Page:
Page:Convocation Addresses of the Universities of Bombay and Madras.djvu/565

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University of Madras.

to rear the superstructure. Your admission to the University to-day is merely the seal and token that, in the opinion of the Senate, the foundation stone of learning and culture has been well and truly laid. Do not deceive yourselves, therefore, by the thought that the years to come will be years of mental indulgence, in which you will have nothing to do but reap the reward of your past exertions. Your future may be a life of ease if you deliberately will it to be so. But in that case you must be prepared for the sure and certain penalty—the loss of that intellectual and moral power you now possess. The only way to preserve the knowledge and culture you have acquired is to endeavour to deepen, extend, and apply the one, and to perfect the other. As the foundations of a palatial structure gradually crumble to ruin, unless by being built upon they are protected from the disintegrating action of the elements; so the grasp of principles you have acquired and the studious habits you have formed will slowly but surely decay, unless you diligently cultivate and strengthen them. How often is the bright promise of youth obscured long before middle age! The greatest happiness of the teacher is day by day to watch the expansion of the faculties and capacities of his pupil, and to forecast that brilliant future when those powers shall have reached maturity. Sometimes, alas! it is his most poignant sorrow to see the eager questioning spirit settle down into slothful acquiescence, the keen edge of the subtle intellect become blunted, the high aspirations of youth, with clipped wings, sink into the stagnant waters of dreary commonplace. Let not your teachers have any cause to say of you: "Surely we have laboured in vain." If you have acquired any love for books, bear in mind that that love will give place first to indifference, and then to distaste, unless it be sedulously cultivated. If you have gained any insight into the wonderful works of nature, do not lull yourselves to sleep by the easy-going reflection that all you have to do in future is to hold fast by what you now possess. Unless you earnestly extend and cherish your acquaintance with and love for nature, depend upon it she will in time become a sealed book to you. If you have acquired any power of sustained flight in the rarified atmosphere of speculative philosophy, do not imagine that you will be able to maintain the power of living in these higher regions of thought, unless ever and anon you give yourselves up to lofty meditation, and leaving sordid cares behind, live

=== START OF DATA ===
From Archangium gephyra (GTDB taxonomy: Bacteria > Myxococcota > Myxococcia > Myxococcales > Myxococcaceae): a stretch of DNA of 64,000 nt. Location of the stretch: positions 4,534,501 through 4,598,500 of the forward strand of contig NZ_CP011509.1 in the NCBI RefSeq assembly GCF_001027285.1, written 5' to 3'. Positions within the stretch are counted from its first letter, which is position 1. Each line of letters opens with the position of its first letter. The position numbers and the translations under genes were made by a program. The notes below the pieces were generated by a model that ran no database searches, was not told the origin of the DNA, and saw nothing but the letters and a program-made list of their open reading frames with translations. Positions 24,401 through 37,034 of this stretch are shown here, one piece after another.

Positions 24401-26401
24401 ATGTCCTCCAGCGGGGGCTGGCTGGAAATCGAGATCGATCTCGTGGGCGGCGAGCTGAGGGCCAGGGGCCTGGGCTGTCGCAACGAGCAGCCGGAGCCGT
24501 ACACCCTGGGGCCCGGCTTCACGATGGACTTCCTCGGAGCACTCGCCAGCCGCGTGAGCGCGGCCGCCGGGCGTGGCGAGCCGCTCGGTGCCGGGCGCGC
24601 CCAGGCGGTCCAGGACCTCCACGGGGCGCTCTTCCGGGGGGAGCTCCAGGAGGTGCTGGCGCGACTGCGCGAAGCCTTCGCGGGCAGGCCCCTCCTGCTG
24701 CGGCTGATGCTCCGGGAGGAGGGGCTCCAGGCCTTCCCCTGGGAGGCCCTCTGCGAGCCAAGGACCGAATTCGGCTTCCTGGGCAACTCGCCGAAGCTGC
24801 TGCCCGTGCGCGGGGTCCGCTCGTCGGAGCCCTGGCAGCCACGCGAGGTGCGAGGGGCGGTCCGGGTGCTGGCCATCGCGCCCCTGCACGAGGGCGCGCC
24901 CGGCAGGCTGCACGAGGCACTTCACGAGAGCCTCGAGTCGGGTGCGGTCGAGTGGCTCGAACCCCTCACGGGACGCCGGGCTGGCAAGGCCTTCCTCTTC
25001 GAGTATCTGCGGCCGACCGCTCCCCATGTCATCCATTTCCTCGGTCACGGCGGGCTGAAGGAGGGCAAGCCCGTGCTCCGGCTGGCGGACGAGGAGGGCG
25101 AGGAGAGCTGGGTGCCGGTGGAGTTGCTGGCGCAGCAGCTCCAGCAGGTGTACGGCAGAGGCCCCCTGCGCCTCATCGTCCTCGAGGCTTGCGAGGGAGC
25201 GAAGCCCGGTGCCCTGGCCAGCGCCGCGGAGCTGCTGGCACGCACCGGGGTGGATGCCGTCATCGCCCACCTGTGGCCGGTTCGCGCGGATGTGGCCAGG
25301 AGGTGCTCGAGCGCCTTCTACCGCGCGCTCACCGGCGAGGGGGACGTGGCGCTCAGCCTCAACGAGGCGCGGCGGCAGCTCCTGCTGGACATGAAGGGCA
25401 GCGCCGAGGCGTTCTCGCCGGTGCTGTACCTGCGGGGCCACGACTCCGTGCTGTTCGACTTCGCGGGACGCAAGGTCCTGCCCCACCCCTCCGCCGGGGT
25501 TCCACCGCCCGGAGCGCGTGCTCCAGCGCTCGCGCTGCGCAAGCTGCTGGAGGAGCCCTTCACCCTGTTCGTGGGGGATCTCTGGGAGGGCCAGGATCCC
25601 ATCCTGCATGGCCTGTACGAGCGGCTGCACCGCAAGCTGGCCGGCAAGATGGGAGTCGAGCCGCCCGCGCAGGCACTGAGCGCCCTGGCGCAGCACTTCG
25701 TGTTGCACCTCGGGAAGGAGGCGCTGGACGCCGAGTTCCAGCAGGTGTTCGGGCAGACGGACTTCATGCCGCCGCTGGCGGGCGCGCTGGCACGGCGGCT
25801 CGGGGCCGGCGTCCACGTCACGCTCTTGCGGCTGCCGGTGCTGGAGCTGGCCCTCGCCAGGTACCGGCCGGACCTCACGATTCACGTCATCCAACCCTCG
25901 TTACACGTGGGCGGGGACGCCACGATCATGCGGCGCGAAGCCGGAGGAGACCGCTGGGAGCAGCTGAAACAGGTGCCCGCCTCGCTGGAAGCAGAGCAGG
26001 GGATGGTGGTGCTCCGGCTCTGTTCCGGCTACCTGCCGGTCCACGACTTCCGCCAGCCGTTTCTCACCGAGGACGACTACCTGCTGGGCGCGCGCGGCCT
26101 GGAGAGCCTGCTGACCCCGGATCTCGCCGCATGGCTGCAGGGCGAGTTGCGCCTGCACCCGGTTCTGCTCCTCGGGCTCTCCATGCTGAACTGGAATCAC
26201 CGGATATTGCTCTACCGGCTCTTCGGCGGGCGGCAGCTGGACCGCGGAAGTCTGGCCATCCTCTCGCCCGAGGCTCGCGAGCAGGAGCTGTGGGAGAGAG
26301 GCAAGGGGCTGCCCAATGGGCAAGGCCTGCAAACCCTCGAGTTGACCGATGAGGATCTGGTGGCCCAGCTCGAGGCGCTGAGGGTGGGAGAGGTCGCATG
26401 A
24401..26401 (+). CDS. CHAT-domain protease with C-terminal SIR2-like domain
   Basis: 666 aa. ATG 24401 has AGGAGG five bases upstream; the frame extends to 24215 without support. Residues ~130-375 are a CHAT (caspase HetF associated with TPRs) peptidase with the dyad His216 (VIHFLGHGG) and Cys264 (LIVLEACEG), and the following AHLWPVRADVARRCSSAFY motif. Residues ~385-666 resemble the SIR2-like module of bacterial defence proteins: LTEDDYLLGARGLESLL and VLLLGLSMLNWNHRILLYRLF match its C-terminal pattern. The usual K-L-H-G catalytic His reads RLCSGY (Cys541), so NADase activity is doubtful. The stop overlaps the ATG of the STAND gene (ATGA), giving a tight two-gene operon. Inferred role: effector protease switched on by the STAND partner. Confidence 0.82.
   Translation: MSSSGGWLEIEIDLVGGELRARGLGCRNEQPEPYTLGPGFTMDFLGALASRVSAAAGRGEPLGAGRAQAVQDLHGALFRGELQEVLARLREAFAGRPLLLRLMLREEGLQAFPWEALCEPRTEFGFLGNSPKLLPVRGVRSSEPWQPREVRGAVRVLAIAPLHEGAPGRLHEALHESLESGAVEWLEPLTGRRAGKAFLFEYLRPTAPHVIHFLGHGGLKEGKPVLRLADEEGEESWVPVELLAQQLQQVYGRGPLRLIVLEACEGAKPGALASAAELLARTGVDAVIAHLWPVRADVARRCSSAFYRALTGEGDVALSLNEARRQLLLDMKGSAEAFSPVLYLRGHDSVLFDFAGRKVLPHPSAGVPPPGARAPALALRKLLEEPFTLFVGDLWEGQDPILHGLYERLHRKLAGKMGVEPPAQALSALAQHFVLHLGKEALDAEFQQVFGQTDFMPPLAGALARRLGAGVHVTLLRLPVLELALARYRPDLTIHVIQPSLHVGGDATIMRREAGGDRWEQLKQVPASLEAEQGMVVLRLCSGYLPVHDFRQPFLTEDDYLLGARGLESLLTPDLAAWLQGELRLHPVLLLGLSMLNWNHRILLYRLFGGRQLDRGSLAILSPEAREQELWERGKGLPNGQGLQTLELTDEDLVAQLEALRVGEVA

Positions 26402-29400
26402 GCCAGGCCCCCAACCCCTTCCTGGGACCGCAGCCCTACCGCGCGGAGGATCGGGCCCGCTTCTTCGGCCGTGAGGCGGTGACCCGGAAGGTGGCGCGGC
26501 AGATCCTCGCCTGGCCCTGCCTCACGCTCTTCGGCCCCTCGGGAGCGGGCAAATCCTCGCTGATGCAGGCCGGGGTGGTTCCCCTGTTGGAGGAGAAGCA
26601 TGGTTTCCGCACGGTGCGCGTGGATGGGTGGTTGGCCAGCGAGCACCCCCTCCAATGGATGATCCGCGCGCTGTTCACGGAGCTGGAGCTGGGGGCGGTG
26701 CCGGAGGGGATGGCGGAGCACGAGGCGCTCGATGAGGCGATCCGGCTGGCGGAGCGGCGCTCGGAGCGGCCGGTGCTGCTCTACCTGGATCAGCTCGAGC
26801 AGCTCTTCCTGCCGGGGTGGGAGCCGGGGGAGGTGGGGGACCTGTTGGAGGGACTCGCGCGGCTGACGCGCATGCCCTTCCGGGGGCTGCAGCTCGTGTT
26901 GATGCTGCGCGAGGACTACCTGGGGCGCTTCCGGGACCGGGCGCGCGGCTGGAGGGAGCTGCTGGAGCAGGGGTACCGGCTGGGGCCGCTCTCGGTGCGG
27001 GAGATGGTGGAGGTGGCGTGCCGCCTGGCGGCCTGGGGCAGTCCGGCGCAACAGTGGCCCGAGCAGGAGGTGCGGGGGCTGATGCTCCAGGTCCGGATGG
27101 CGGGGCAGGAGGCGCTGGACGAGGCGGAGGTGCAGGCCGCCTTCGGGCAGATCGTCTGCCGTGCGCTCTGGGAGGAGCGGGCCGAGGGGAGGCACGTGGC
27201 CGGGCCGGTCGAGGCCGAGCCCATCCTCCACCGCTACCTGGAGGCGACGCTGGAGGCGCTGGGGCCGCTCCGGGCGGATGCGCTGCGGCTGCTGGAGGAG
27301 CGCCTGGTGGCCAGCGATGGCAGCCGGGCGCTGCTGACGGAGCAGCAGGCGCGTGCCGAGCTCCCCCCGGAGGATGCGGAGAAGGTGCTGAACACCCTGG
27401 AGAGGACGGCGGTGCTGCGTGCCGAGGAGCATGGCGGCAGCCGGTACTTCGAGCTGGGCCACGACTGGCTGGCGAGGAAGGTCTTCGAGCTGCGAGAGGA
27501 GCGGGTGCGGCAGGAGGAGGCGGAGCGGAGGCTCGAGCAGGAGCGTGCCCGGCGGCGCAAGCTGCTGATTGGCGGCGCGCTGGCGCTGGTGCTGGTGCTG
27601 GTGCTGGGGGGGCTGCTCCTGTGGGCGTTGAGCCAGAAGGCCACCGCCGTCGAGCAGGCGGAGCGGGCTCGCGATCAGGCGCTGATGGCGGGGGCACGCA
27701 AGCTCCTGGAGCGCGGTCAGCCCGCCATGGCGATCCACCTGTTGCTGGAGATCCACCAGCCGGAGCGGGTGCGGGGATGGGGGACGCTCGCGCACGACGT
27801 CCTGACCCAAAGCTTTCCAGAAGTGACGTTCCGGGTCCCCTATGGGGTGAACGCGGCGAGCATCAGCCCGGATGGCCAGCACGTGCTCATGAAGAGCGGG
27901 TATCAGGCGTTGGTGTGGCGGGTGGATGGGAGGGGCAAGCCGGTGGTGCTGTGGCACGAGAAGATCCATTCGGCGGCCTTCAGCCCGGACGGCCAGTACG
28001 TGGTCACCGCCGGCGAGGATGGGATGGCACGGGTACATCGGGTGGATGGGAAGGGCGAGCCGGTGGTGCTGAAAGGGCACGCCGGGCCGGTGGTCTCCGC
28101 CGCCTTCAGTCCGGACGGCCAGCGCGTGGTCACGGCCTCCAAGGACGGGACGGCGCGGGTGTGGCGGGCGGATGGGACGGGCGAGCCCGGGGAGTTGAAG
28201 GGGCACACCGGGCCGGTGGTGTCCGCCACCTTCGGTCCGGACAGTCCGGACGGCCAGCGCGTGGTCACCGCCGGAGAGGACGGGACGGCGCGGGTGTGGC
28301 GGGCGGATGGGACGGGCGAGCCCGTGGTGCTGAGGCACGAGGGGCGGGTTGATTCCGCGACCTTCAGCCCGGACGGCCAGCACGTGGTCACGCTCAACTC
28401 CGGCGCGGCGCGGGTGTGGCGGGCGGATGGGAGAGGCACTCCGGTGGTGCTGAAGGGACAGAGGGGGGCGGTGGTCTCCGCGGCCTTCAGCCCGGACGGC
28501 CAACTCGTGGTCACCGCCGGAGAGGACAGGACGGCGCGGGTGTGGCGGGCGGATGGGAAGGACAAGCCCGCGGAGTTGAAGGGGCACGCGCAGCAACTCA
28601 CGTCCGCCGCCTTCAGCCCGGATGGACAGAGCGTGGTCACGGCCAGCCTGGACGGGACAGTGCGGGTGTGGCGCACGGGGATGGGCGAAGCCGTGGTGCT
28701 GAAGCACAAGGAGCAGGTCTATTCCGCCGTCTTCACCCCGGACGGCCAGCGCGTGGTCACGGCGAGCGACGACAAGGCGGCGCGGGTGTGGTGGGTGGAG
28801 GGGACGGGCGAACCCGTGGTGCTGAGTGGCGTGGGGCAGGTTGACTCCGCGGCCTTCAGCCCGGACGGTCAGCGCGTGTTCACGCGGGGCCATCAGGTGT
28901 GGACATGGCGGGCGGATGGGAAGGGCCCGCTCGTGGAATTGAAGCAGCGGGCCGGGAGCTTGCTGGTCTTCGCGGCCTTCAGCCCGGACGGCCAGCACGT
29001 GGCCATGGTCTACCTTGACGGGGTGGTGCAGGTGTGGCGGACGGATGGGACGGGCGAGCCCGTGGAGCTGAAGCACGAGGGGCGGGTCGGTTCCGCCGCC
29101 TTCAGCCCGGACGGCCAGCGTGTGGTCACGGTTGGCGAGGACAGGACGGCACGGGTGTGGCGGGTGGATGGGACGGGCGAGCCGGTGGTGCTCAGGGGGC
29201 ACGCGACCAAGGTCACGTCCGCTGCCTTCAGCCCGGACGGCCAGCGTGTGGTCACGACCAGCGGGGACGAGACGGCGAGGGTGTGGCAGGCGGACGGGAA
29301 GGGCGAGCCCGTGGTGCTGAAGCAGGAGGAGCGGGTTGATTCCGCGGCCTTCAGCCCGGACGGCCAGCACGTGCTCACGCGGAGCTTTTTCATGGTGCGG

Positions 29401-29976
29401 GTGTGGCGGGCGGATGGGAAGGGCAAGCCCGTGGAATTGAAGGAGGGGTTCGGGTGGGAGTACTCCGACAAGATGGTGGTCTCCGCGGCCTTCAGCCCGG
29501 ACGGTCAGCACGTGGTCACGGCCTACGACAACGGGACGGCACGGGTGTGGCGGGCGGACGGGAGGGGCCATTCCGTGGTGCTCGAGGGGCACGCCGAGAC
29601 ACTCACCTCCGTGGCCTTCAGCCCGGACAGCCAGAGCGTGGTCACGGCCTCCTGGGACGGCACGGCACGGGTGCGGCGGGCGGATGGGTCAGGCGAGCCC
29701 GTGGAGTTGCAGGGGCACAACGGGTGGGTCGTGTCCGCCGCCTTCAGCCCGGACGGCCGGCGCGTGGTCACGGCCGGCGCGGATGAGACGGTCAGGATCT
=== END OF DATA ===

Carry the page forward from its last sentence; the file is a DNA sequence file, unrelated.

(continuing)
"In thoughts sublime that pierce the night like stars."

In accordance with the regulations of the University, it is my duty to exhort you to conduct yourselves suitably unto the